Skip to comments.Onward Christian Soldiers: Are We Liberators or Oppressors?
Posted on 07/07/2003 8:52:22 AM PDT by Mr. Silverback
The picture in the WASHINGTON POST showed two American soldiers kneeling in the sand of Iraq. One had laid his hand on the shoulder of his buddy, trying to comfort him. The soldier was deeply disturbed over the sight of Iraqi children wounded during recent hostilities.
It's one of many pictures that reveal the character of America's armed forces. I think of men like these whenever I hear claims in the news media that American forces in Iraq are nothing more than jackbooted oppressors -- that Muslims see our soldiers as "Christian crusaders" out to destroy them.
Let's think about that for a moment. The men who make up America's military forces are largely Christian. And they did invade a largely Muslim country. So when it comes to those so-called "Christian crusaders," what are Iraqi Muslims witnessing?
During the war, they saw flyers doing everything possible to avoid harming innocent civilians. And there are many stories of our soldiers risking their lives to rescue civilians caught in the crossfire.
After the war, trucks arrived with food and water -- provisions intended, not for American forces, but for Iraqi civilians.
Today, Iraqis are seeing the sort of behavior always witnessed when American GIs show up. Our soldiers are the kind who share their MREs with hungry kids. This week, an Associated Press photo showed a U.S. Army specialist handing out notebooks at a girl's school near Baghdad. A TV camera captured the sight of a young, African American soldier surrounded by grinning Iraqi children as he taught them a silly American song.
Do these sound like "crusaders?"
I love the way the late historian Stephen Ambrose put it. Throughout history, he said, soldiers almost always meant an orgy of looting, pillaging, rape, and even murder. This was certainly the case at the end of World War II when, Ambrose wrote, "The most terrifying sight to most civilians was a squad of armed teenage boys in uniform." Whether it was the Red Army in Warsaw, the Japanese in Manila, or the Germans in Holland, the soldiers meant trouble.
There was one exception to this tragic rule. "Everywhere in the world," Ambrose wrote, "whether in Belgium, the Philippines, Germany, or Japan, the sight of a twelve-man squad of GIs brought joy to people's hearts." Why? "Because the sight of those American kids meant cigarettes, candy, C-rations, and freedom. They had come, not to conquer, but to liberate."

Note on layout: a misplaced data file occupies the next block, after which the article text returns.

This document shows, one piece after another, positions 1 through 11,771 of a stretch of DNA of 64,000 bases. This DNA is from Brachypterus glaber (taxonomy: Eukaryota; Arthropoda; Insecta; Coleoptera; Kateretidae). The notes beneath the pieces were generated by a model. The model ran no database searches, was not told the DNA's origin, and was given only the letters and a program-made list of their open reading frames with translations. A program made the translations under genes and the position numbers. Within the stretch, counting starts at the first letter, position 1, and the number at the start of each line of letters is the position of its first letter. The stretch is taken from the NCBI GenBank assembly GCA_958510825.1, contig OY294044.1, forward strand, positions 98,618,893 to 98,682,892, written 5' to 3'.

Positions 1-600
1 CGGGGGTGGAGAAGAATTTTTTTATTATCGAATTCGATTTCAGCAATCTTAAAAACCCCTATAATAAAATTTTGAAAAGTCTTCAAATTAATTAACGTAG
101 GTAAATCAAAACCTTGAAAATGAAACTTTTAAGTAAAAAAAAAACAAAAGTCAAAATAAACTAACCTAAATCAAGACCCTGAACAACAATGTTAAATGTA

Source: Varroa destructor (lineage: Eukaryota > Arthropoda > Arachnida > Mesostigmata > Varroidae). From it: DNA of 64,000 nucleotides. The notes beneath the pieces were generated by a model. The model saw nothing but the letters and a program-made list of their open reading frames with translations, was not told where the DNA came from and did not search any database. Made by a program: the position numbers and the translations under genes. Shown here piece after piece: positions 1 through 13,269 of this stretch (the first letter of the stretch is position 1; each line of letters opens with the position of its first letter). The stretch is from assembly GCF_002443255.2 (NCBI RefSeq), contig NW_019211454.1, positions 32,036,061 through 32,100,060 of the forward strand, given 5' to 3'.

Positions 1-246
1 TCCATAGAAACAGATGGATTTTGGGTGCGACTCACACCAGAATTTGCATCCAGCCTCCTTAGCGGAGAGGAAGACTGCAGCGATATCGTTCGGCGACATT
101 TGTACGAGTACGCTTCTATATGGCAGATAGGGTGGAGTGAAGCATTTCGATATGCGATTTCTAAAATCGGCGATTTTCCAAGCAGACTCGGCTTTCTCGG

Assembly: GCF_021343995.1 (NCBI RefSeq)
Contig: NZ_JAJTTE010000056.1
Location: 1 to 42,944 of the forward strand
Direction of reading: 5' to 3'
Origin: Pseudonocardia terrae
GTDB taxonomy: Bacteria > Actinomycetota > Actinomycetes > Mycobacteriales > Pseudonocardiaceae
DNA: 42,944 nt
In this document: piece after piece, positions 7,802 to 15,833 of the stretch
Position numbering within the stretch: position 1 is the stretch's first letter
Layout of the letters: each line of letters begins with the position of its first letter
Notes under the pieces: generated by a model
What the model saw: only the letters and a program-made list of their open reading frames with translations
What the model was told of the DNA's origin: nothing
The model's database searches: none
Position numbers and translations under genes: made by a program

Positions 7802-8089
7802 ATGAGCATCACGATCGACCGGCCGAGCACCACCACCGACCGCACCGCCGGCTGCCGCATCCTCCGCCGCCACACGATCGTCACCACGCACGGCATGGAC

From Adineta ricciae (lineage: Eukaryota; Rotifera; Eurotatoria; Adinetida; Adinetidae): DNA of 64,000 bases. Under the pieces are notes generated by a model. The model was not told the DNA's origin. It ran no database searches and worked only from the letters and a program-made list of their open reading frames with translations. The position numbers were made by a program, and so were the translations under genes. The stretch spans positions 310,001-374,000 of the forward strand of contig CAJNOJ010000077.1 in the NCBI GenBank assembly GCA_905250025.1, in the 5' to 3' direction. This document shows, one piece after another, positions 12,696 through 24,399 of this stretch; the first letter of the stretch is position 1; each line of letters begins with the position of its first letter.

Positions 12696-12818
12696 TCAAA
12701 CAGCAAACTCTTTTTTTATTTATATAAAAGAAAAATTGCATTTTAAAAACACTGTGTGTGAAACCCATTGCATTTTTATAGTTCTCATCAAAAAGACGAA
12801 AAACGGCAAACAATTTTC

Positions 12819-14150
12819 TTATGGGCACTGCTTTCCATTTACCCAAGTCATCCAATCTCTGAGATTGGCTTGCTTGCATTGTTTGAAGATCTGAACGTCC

The Muslim citizens of Iran know this -- which is why, according to Thomas Friedman in the NEW YORK TIMES, many are urging America's so-called "Christian crusaders" to come and liberate them.
Our young men and women in uniform are some of the best of America, the cream of our national crop -- taking freedom to people the world over. To paraphrase the words at the base of the Statue of Liberty: Part of America's military mission is to rescue "your poor, your tired, your huddled masses, yearning to breathe free."
In his State of the Union Address this year, President Bush said, "The liberty we prize is not America's gift to the world; it is God's gift to humanity" -- right. And this Independence Day let's be grateful for our own freedom, and let's especially pray for the safety of our soldiers as they fight for the freedom of others.
If anyone wants on or off my BreakPoint Ping List, please notify me here or by freepmail.
SrA. United States Air Force
3rd TAC Fighter Wing, 3rd AGS/3rd AMU - Clark AB, PI 86-89
3746 FMS Eglin AFB, Val-p, FL 85-86
512 FMS, DOVER AFB, Dover, DE 83-85
When the American troops came through, the people were starving, boiling "grass soup" and such to stay alive. He said the GI's tossed the kids food, candy etc. just like in the movies.
He said the kindest of them all were the black GIs.
One interesting thing about that photo -- which only came out in subsequent stories -- was why the soldier being comforted in the picture was so distressed. The incident occurred on June 13. The Iraqi children had been injured when they set fire to some explosive powder left over from the hostilities. The soldier in the picture, Sgt. David Borell, called for medical help from the US forces. His request was refused. The official position was that, since the kids were not injured by US action, they were therefore not entitled to US medical aid. Sgt. Borell later said, "I cannot imagine the heartlessness required to look into the eyes of a child in horrid pain and suffering and, with medical resources only a brief trip up the road, ignore their plight as though they are insignificant." Sgt. Borell, from Toledo, Ohio, is a 14 year Army veteran. To the Associated Press, Borell said: "I have never seen in almost 14 years of Army experience anything that callous."
There's a story about the incident in the Casper (WY) Tribune at http://www.casperstartribune.net/articles/2003/06/27/news/world/09833b7751fae9da54e8ed9d7ac7c1c4.txt
You are correct, sir. Colson's group does great work in prisons both here and overseas. God Bless Chuck Colson and his organization.
As a former TAC head, no wonder you are so good at zotting!
What was your specialty? I was a KC-135 Crew Chief.
379th Bomb Wing (379 FMS) 89-92
380th Air Refuelling Wing (310th ARS Scumbags) 92-94
I've worked on the C-5A/B, 141, 130, F-15, 16, 111, 4, C/D/E/G/ and RC, 5, A-10, T-21, 38, 39.
My last assignment (Clark) Was strictly F-4s, I love that bird!
Disclaimer: Opinions posted on Free Republic are those of the individual posters and do not necessarily represent the opinion of Free Republic or its management. All materials posted herein are protected by copyright law and the exemption for fair use of copyrighted works.